Cochrane youth cast their ballots


Despite some not being old enough to vote for at least seven more years, kids in Cochrane with their pulse on town politics voted in five of the same officials — including mayor Jeff Genung – as the rest of the of-age electorate.

Last week, nearly 700 students from eight Cochrane schools took part in a nationwide election initiative co-ordinated by Civix, a non-profit organization that encourages young Canadians to become active and engaged citizens.

The student vote was released Monday at 8 p.m., just as the polls for the real Cochrane election came to a close. The results: youth chose Genung as mayor — in a 344 to 198 clear victory over incumbent Ivan Brooker – along with councillors Bella Fallis, Dan Cunin, Miles Chester, Morgan Nagel, Susan Flowers and Tara McFadden.

“Me and my parents discussed who we were going to vote for (and) we talked about it in class. We researched all the candidates,” said 11-year-old voter Brielle Bullock, one of 90 Grade 6 students from Mitford Middle School who cast their ballots on Friday.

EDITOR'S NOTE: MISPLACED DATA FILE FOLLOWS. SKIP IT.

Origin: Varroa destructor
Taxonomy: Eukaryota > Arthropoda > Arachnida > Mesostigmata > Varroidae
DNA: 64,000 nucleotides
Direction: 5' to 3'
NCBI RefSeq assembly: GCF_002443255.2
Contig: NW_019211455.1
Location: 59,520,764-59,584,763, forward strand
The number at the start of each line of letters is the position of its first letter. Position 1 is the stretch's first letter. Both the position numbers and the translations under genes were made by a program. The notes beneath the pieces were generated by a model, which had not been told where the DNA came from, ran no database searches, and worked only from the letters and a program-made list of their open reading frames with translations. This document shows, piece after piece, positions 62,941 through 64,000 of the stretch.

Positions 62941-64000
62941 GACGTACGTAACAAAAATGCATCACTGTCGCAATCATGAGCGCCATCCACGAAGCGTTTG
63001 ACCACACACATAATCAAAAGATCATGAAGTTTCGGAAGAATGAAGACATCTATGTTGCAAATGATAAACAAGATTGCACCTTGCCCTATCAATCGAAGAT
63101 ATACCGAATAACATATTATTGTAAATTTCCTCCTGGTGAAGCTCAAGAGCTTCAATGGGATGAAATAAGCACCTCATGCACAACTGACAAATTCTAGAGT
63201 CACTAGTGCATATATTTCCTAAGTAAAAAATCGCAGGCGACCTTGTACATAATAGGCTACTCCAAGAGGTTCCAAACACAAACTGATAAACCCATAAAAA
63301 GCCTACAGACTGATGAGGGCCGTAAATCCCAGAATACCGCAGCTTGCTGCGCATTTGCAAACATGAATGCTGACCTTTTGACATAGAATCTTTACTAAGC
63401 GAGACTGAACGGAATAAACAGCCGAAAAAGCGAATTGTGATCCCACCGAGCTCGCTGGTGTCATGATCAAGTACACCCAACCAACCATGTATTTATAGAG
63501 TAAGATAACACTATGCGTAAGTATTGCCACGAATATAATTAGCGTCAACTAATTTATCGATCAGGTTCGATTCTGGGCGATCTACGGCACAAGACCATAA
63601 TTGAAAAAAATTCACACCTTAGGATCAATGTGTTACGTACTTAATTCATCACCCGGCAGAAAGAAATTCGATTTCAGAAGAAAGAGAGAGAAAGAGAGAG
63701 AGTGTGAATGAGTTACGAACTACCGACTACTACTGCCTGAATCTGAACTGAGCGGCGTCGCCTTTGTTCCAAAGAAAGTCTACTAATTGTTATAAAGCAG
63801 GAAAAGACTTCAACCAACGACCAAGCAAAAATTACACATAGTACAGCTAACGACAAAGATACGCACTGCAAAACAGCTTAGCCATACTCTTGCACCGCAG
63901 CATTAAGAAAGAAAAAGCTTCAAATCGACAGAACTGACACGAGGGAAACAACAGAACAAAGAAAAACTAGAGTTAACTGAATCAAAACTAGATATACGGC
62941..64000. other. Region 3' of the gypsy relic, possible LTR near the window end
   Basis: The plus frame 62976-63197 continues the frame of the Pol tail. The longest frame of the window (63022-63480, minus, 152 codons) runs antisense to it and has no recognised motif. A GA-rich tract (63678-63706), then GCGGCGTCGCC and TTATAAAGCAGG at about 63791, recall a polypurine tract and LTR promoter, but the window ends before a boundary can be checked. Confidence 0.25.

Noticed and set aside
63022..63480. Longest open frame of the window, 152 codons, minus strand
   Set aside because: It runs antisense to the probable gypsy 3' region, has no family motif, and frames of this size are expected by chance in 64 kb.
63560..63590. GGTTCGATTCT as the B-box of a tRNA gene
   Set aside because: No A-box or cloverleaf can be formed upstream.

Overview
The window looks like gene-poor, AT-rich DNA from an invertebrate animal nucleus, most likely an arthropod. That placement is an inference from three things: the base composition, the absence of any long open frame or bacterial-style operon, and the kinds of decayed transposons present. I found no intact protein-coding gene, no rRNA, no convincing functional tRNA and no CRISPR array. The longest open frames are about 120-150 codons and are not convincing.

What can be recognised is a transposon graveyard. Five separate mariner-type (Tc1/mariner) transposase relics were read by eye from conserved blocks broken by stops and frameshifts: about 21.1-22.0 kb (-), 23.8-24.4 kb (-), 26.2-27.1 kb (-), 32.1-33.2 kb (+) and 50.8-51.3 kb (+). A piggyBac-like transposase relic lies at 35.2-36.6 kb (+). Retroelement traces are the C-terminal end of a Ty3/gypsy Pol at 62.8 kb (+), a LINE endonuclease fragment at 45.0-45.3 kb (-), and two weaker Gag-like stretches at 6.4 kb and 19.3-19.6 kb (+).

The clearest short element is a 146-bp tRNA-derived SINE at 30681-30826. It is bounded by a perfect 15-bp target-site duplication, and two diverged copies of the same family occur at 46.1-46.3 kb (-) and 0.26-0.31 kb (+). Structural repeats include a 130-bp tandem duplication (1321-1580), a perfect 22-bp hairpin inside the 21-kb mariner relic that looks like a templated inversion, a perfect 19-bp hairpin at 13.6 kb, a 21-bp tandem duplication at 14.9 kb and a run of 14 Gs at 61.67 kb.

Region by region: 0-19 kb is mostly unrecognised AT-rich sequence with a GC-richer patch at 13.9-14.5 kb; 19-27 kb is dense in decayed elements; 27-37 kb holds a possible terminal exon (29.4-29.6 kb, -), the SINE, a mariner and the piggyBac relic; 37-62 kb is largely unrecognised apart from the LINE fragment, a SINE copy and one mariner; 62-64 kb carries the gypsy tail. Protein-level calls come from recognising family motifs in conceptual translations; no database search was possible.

Bullock said she read about candidates’ platforms online, in the newspapers and on their websites.

“We learned more about politics and how it connects with the government,

She said. “We learned about what (councillors) do and the kinds of decisions that they make.”

Mayoral candidates Genung and Brooker both took time to meet with Mitford classes during their campaigns, chatting directly with students about skate park size, dog park issues, transit wish lists and more.

Bullock said she and a group of friends even braved an email to candidate Ross Watson — whom, to their surprise, wrote them back.

“We told him we liked his plan for the future of Cochrane,” she said. “He actually replied to me three hours later, I think it was. Normally I wouldn’t expect someone that busy to reply … it was pretty cool.”

Classmate Erica Noel, also 11, said she was excited to learn how to take part in a process that, when she’s older, will make a big difference to the future of her town.

“I’ve been kind of in tune with the election now. School, education is really important … Traffic is pretty bad in this town,” she said. “It’s important to vote because … if you don’t pick the right person, then it can all go downhill.”

Jacki-Lyn Parker said she was proud her students had thoughtful perspectives on each topic and shared thoughts openly with candidates about the challenges they face.

Later in the school year, youth will create a local government of their own as part of the curriculum with their own mock town, mayor, council, sub-committees, taxes and capital projects.

“That’s what we’re trying to show these students — that they do have a voice and you can make change at this age,” said Parker. “They really get to see what’s happening in the real world.

“When we’re engaged … we understand more,” she added. “I love the fact that the kid are seeing these things.”


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